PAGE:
[Humanist] 28.488 events: citizen history; treebanks; teaching; searching

Humanist Discussion Group willard.mccarty at mccarty.org.uk
Fri Nov 14 07:37:53 CET 2014


                 Humanist Discussion Group, Vol. 28, No. 488.
            Department of Digital Humanities, King's College London
                       www.digitalhumanities.org/humanist
                Submit to: humanist at lists.digitalhumanities.org

  [1]   From:    "Stephen H. Gregg" <s.gregg at bathspa.ac.uk>                (30)
        Subject: Teaching digital humanities workshop, University of Reading

  [2]   From:    Adam Crymble <adam.crymble at gmail.com>                     (34)
        Subject: Digital History Seminar in London (Tuesday)

  [3]   From:    Verena Henrich <verena.henrich at uni-tuebingen.de>          (53)
        Subject: Call for participation: 13th Workshop on Treebanks and
                Linguistic Theories (Dec. 11-13)

  [4]   From:    Tessa Whitehouse <m.t.whitehouse at qmul.ac.uk>              (16)
        Subject: Searching and/as Knowing 24 November


--[1]------------------------------------------------------------------------
        Date: Thu, 13 Nov 2014 11:04:07 +0000
        From: "Stephen H. Gregg" <s.gregg at bathspa.ac.uk>
        Subject: Teaching digital humanities workshop, University of Reading


Dear list

I hope the following might be of interest.

University of Reading will be hosting a workhop 'Teaching Digital
Humanities' on Wednesday, 10th December, 11am to 4pm, room 111, Palmer. It
will feature talks by Giles Bergel. Simon Rowberry, Andrew Burns, Matthew
Nicholls, and [cough] Stephen H. Gregg. See also the attached poster.

For more information or to book a place, contact Prof. Michelle F.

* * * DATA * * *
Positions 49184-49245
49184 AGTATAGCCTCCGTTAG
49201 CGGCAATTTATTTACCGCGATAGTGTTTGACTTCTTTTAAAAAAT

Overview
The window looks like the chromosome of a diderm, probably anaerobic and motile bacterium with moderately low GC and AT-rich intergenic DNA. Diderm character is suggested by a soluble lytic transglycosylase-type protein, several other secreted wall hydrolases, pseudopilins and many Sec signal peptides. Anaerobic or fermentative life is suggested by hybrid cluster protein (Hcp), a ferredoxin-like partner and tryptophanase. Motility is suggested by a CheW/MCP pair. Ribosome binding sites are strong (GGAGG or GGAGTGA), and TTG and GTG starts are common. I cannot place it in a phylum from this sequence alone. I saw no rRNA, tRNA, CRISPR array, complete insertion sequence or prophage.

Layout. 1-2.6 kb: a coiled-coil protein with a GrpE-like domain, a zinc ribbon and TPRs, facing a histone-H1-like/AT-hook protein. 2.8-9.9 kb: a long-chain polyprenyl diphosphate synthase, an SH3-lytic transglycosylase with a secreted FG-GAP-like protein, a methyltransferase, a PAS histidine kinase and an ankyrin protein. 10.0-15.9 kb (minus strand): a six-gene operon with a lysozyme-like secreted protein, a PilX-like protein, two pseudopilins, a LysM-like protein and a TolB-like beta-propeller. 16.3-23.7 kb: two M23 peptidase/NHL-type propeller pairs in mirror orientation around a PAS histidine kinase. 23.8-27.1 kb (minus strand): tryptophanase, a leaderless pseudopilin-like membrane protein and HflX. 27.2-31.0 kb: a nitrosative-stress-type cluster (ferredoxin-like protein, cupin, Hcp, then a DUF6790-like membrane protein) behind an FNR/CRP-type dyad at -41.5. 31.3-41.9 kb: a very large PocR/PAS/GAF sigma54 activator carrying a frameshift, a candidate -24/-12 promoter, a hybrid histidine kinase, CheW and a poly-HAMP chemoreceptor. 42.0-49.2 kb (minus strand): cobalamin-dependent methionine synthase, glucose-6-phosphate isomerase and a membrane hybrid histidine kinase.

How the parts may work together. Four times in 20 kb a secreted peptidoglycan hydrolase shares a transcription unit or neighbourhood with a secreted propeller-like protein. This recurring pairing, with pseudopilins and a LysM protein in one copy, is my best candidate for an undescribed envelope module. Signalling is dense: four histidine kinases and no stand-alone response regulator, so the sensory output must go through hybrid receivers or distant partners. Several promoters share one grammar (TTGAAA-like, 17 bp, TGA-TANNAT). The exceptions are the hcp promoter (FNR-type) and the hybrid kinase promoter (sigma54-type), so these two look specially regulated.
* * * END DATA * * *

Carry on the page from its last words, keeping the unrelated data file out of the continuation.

O'Callaghan <m.f.ocallaghan at reading.ac.uk>

Thank you.
Stephen

-- 
Dr Stephen H. Gregg
Senior Lecturer in English
Bath Spa University
Course Director, MA in Literature, Landscape and Environment
 http://literaturelandenvironment.org.uk/ 
Book, Text, Place 1500-1750 Research Centre
 http://booktextandplace.wordpress.com/ 

@gregg_sh
shgregg.com

T: +44 (0)1225 875482  M: +44 (0)7771 702912
Visit www.bathspa.ac.uk
Join us on: Facebook  http://www.facebook.com/bath.spa.university | Twitter
<https://twitter.com/#%21/BathSpaUni>| YouTube
 http://www.youtube.com/BathSpaUniversity | LinkedIn
 http://www.linkedin.com/company/bath-spa-university 
Newton Park, Bath, BA2 9BN

 Attachments:
    http://www.digitalhumanities.org/humanist/Attachments/1415876822_2014-11-13_humanist-owner@lists.digitalhumanities.org_7364.2.docx




--[2]------------------------------------------------------------------------
        Date: Thu, 13 Nov 2014 11:34:03 +0000
        From: Adam Crymble <adam.crymble at gmail.com>
        Subject: Digital History Seminar in London (Tuesday)


Dear Humanists,

The Digital History Seminar at the Institute of Historical Research in
London warmly invite you to our next talk, by Mia Ridge, titled 'Citizen
History and its Discontents', which will be held this coming Tuesday.

For those of you who do not live in London, we'll be live-streaming the
event at (
http://ihrdighist.blogs.sas.ac.uk/2014/11/13/tuesday-18-november-citizen-history-and-its-discontents/
).

Full details below:

Title: Citizen History and its Discontents
Date:  18 November 2014
Time:  5:15 PM (GMT)
Venue:  Room 208, Senate House
Speaker: Mia Ridge (Open University)

Abstract: An increasing number of crowdsourcing projects are making claims
about ‘citizen history’ – but are they really helping people become
historians, or are they overstating their contribution? Can citizen history
projects succeed without communities of experts and peers to nurture sparks
of historical curiosity and support novice historians in learning the
skills of the discipline? Through a series of case studies this paper
offers a critical examination of claims around citizen history.

Speaker Biography: Mia Ridge's research focusses on historians and
scholarly crowdsourcing. Mia has published and presented widely on her key
areas of interest including: user experience design, human-computer
interaction, open cultural data, audience engagement and crowdsourcing in
the cultural heritage sector. Until December 2014, she is a CENDARI
 http://www.cendari.eu/  Visiting Research Fellow at Trinity College
Dublin, Ireland. Her edited volume, ‘Crowdsourcing our Cultural Heritage’
 http://www.miaridge.com/crowdsourcing-our-cultural-heritage/  (Ashgate) is
published in October 2014..

Adam Crymble
Lecturer of Digital History
University of Hertfordshire
a.crymble at herts.ac.uk



--[3]------------------------------------------------------------------------